Balancing act

Balancing act

Monday, 25 January 2010

Dear Tom,
What does “balancing your range” mean? Is it the same as mixing up your play or is there something more complex involved?
Luke, Plymouth

Dear Luke,

Imagine writing down roughly which hands you play, from which position and in what way: how you react to a c-bet when you’re holding various hands, what might tempt you to call a small river bet, and so on. This then gets typed into a poker playing bot to create a very simplified version of your play. You’re allowed to specify things like “Call it 60% and raise it 40%” – bots can handle that.

Now, I do the same rough approximation with my game and we get the bots to play each other for a week and come back and find out who’s winning. What the bots are doing is playing two ranges against each other and the winning bot is exploiting the other’s range. Say your bot is winning. It might well lose against a third bot and that bot might lose against me, so no range is inherently better; its expectation results from what range it’s put up against.

If my bot is losing to yours, its range is unbalanced. It’s calling too much somewhere or betting too much somewhere and yours has the correct response. It can definitely be improved since your bot isn’t luckier. But why talk about bots? Well, you’re not so different from the bot-version of yourself – there are just a lot more modifying clauses in your program but you are still playing a range, as is your opponent. You may have moments of genius but mostly it’s “your game” rather than “you” that’s the winner.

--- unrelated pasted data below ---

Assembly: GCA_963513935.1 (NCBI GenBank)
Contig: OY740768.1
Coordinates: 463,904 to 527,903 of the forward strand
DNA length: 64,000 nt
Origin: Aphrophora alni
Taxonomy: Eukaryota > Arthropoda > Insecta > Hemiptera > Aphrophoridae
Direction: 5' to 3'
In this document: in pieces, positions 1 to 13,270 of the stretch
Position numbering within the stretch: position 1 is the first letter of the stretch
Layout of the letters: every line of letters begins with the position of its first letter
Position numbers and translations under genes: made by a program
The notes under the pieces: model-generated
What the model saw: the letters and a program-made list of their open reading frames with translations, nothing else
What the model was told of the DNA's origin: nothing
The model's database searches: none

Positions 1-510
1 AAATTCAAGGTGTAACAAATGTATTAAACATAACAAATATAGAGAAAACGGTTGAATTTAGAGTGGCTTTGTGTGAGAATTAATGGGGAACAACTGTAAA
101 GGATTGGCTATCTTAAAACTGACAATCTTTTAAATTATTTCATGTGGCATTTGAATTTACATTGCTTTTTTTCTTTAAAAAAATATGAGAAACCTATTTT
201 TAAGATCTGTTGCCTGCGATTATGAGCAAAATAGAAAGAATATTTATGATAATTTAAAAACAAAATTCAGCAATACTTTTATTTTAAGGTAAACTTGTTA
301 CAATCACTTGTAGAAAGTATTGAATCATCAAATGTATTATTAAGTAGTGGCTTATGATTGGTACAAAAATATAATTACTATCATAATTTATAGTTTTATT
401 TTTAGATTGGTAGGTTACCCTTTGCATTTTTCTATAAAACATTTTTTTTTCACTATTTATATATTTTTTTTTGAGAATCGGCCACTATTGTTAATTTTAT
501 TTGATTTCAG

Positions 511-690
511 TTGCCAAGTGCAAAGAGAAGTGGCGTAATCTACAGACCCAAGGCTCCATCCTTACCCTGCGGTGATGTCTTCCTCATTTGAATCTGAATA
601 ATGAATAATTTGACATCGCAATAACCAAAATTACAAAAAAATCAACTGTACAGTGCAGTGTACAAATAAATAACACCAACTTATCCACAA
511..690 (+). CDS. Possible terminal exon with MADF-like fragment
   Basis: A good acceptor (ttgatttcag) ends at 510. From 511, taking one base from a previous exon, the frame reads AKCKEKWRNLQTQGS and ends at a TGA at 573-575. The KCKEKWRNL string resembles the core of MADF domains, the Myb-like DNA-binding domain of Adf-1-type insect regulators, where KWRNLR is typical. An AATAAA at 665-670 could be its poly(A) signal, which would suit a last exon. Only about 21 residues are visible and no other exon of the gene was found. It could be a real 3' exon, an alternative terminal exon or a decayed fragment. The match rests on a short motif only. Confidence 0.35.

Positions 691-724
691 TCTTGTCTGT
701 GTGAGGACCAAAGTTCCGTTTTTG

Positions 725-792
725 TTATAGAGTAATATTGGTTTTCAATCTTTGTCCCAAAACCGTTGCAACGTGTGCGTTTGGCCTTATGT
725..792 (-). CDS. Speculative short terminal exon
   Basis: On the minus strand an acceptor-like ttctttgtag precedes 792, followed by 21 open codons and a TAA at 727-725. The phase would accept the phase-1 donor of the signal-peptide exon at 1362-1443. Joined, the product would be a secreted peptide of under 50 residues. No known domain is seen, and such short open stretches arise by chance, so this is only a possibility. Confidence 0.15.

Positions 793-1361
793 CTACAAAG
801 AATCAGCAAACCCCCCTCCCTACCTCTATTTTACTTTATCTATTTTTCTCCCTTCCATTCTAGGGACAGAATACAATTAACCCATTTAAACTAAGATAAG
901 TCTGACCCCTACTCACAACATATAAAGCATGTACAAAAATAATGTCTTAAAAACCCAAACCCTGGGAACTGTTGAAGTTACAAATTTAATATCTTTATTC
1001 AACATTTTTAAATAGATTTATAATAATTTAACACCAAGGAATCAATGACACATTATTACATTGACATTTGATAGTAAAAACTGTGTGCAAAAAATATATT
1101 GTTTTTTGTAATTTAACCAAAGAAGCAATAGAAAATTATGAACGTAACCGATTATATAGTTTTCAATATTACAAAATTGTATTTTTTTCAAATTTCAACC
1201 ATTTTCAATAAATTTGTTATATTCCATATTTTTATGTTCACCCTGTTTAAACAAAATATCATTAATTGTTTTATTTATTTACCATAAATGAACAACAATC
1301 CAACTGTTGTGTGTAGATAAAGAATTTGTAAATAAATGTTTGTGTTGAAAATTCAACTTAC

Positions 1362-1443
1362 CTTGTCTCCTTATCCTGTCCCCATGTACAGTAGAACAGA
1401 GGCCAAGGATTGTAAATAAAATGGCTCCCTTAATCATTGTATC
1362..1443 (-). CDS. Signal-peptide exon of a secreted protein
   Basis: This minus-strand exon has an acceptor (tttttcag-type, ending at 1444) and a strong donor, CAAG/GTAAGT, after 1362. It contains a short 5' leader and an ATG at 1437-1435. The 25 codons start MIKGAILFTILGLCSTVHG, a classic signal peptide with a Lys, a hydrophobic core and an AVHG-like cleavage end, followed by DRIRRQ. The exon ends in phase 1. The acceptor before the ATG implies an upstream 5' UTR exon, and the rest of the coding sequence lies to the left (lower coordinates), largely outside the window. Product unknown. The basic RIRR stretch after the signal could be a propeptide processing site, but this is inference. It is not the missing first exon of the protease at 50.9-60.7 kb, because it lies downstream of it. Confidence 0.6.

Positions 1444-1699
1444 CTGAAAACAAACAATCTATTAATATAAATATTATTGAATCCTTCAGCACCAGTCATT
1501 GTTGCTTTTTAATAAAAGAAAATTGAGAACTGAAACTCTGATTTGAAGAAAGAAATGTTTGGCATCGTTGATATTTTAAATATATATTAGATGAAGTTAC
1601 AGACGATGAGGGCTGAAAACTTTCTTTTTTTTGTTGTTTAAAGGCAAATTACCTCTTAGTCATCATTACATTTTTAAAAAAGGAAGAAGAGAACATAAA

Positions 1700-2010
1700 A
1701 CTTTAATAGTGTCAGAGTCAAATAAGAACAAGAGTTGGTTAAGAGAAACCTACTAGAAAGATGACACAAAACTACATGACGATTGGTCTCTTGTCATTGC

Yes, mixing it up is the essence of range-balancing, because if an action you make is associated with a small number of hands you hold, it’s easy for an opponent to find the correct response. However, you want to mix it up in a particular way – by creating a range of cards which, taken together, mean that, whatever opponent does, he is wrong as often as he’s right. Now you’re balanced and un-exploitable.

That’s versus good opponents. Against bad ones the hands that make you money should be pretty obvious and the extent of your balancing is to sprinkle in a few other hands to stop your opponent finally mending his ways (e.g. learning how to fold).


Tags: Tom Sambrook, Strategy,